By Crash redaction

Discover L’étranger, curated by Dario Escobar, hosted by No Name until 11th January 2023.

Here the artist and curator talks in depth about his motives behind the show and what to expect at the exhibition.



By Dario Escobar

In his Afterword for the American edition of “The Stranger”, Albert Camus wrote: The answer is simple: Meursault refuses to lie. Lying is not only saying what isn’t true. It is also, in fact especially, saying more than is true and, in the case of the human heart, saying more than one feels. We all do it, every day, to make life simpler. But Meursault, contrary to appearances, doesn’t want to make life simpler. He says what he is, he refuses to hide his feelings and society immediately feels threatened.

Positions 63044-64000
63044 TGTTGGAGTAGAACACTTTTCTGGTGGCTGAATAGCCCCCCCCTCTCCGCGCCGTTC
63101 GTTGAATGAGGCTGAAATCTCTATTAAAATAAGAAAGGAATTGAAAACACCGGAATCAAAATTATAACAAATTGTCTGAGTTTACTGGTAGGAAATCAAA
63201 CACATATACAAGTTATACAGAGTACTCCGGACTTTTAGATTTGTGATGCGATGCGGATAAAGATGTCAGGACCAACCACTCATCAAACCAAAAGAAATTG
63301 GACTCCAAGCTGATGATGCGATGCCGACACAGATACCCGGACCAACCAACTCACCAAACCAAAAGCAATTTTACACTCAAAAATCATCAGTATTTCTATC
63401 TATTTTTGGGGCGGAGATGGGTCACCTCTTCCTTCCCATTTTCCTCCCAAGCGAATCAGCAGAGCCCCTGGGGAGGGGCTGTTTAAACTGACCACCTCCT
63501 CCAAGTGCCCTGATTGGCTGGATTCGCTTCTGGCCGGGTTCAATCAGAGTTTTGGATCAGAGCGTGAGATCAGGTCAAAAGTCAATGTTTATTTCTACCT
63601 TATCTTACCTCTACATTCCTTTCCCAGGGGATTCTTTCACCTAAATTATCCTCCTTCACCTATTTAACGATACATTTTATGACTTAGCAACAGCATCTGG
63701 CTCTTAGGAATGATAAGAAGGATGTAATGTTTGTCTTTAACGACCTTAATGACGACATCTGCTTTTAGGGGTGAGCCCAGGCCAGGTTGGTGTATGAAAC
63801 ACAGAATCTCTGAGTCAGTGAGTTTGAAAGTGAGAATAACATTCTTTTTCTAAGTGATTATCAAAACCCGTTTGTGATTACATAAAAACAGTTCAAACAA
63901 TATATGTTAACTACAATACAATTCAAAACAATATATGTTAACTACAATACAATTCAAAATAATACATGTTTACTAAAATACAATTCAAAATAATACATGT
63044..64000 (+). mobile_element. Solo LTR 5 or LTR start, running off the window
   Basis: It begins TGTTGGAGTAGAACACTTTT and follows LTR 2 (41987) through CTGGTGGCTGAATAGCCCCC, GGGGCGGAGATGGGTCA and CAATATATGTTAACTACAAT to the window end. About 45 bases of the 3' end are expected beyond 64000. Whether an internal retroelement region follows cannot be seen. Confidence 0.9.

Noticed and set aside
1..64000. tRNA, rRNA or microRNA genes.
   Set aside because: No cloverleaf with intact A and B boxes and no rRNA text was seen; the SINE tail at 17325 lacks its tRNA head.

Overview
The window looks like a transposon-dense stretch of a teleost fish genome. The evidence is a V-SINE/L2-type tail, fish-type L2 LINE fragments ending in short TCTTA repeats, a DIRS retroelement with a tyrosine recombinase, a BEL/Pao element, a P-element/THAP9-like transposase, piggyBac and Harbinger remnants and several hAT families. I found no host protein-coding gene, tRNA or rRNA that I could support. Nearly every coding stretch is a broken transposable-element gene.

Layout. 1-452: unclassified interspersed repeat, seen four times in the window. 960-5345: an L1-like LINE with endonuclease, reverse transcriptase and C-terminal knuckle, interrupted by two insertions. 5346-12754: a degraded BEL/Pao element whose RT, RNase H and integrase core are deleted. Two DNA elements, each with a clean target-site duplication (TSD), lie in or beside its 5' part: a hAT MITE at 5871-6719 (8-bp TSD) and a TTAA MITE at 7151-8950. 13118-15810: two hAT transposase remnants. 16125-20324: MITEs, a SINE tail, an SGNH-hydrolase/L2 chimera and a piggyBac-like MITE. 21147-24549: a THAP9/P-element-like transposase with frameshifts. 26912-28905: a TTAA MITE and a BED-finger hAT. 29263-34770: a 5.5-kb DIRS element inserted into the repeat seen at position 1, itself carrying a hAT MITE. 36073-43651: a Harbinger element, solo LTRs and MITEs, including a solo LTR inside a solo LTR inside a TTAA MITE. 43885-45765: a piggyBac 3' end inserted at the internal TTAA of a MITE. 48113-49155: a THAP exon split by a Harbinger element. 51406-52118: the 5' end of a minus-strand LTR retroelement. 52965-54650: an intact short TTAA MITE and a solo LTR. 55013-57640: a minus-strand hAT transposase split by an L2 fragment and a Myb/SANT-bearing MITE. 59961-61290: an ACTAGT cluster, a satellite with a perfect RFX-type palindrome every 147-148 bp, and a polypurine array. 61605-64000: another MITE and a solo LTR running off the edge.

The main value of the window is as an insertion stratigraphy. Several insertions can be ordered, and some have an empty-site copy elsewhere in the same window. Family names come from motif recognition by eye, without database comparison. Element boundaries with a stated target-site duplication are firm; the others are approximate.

As a matter of fact, the designation “stranger” is still close to the word “threat”; it is a blurry version of our deep-seated fear of that which is different, but still remains within us. In a society where everything is masked with good intentions and where the ideology of goodwill is widely offered as a detergent able to wash historical stains away from every system, what is the role to be played by contemporary art? Should it act as a mere brochure for political correctness and political indoctrination? Perhaps, the problem most clearly expressed by the dilemma faced by curators, artists, and critics is one of the most provocative premises of all time: Do we need truth or is painting a few inclusion brushstrokes, or writing sentimentally engaged poetry on our Zeitgeist enough?